Radio station WIBC losing programming director

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WIBC-FM 93.1 is looking for a new program director.

Alan Furst, the radio station’s program director since January 2010, this week informed Charlie Morgan, market manager for WIBC parent Emmis Communications Corp., that he is leaving to take a job with Radio One’s News 92 FM in Houston.

Indianapolis-based Emmis has launched a nationwide search for Furst’s replacement, Morgan said, adding that WIBC News Director Stacy Conrad will serve as interim program director until a full-time replacement is hired.

The program director's position at WIBC is one of the plum radio jobs in the local market. WIBC has been one of the most listened to radio stations in central Indiana for decades, and last year was third in advertising sales behind country powerhouse WFMS-FM 95.5 and classic rock behemoth WFBQ-FM 94.7, according to BIA Financial Network Inc., a Virginia-based research firm.

Furst has a lengthy background in radio programming, including serving as program director for WLW-AM 700 in Cincinnati, vice president of programming for CapStar Broadcasting, senior vice president of programming for Clear Channel, and director of country programming for Cumulus. Before joining Emmis, Furst was senior vice president of content for Austin, Texas-based DMX Inc., a provider of customized music for commercials and other applications.

Furst is moving to be closer to family, Morgan said, and to help take care of his father, who is in failing health.

“[He] lived in Texas before he moved here for this job. Houston is a Top 10 market. It all makes great sense for Alan,” Morgan said. “Not so much for us, but how could I argue?”

Furst, who replaced Kent Sterling at Emmis, was one of Morgan’s early hires at the Indianapolis radio station.


  • secret income14.com
    I heard this advertisement on WIBC and went to the web and all it is is a fraud. I don't think WIBC should give it any air time. I listen to WIBC daily.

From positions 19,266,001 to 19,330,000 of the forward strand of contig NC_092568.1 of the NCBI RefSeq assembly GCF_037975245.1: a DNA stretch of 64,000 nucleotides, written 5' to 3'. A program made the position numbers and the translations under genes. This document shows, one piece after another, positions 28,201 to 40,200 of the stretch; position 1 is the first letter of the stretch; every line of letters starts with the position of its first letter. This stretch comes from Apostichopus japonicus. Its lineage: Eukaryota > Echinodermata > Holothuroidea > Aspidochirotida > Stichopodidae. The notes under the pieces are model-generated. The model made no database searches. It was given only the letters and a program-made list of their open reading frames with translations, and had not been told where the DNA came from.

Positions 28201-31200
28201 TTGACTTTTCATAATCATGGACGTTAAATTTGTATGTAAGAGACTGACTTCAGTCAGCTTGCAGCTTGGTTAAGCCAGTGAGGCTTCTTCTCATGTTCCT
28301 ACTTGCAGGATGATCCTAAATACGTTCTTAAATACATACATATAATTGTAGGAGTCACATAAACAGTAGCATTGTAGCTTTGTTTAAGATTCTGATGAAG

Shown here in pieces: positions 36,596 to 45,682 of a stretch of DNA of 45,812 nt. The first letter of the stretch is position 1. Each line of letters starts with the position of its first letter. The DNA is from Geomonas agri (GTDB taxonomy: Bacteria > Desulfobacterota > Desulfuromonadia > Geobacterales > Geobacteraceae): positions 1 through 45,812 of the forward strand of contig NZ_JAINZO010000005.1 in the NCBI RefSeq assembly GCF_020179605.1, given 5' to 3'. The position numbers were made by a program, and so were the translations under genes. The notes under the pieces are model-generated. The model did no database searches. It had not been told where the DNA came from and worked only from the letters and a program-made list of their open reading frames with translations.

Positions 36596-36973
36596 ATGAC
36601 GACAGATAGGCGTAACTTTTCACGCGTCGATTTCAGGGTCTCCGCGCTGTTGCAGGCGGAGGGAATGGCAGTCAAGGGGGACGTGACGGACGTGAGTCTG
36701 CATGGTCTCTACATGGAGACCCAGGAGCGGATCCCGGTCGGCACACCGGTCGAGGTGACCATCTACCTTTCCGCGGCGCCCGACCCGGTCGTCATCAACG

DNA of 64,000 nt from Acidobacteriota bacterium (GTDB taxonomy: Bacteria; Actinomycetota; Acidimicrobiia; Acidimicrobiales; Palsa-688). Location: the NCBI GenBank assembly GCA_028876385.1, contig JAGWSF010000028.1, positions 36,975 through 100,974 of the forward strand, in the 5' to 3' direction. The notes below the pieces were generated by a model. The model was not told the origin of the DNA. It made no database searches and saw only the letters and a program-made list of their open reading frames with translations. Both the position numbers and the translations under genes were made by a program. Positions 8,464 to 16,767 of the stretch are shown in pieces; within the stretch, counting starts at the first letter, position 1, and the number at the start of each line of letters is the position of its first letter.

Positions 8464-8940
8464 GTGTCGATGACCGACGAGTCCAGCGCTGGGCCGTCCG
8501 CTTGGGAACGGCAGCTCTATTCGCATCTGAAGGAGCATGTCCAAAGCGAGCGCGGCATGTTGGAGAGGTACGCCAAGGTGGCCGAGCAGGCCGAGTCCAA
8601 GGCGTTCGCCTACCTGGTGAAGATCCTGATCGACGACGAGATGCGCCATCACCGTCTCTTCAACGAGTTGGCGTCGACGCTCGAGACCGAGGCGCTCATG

• My application attached
    I'd be honored to continue moving the programming forward as a market leader. With my considerable industry contacts, I'm sure I could quickly get favorable syndication terms for "The Attila the Hun Show", as well as "The Klan Today".

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  1. You are correct that Obamacare requires health insurance policies to include richer benefits and protects patients who get sick. That's what I was getting at when I wrote above, "That’s because Obamacare required insurers to take all customers, regardless of their health status, and also established a floor on how skimpy the benefits paid for by health plans could be." I think it's vital to know exactly how much the essential health benefits are costing over previous policies. Unless we know the cost of the law, we can't do a cost-benefit analysis. Taxes were raised in order to offset a 31% rise in health insurance premiums, an increase that paid for richer benefits. Are those richer benefits worth that much or not? That's the question we need to answer. This study at least gets us started on doing so.

  2. *5 employees per floor. Either way its ridiculous.

  3. Jim, thanks for always ready my stuff and providing thoughtful comments. I am sure that someone more familiar with research design and methods could take issue with Kowalski's study. I thought it was of considerable value, however, because so far we have been crediting Obamacare for all the gains in coverage and all price increases, neither of which is entirely fair. This is at least a rigorous attempt to sort things out. Maybe a quixotic attempt, but it's one of the first ones I've seen try to do it in a sophisticated way.

  4. In addition to rewriting history, the paper (or at least your summary of it) ignores that Obamacare policies now must provide "essential health benefits". Maybe Mr Wall has always been insured in a group plan but even group plans had holes you could drive a truck through, like the Colts defensive line last night. Individual plans were even worse. So, when you come up with a study that factors that in, let me know, otherwise the numbers are garbage.

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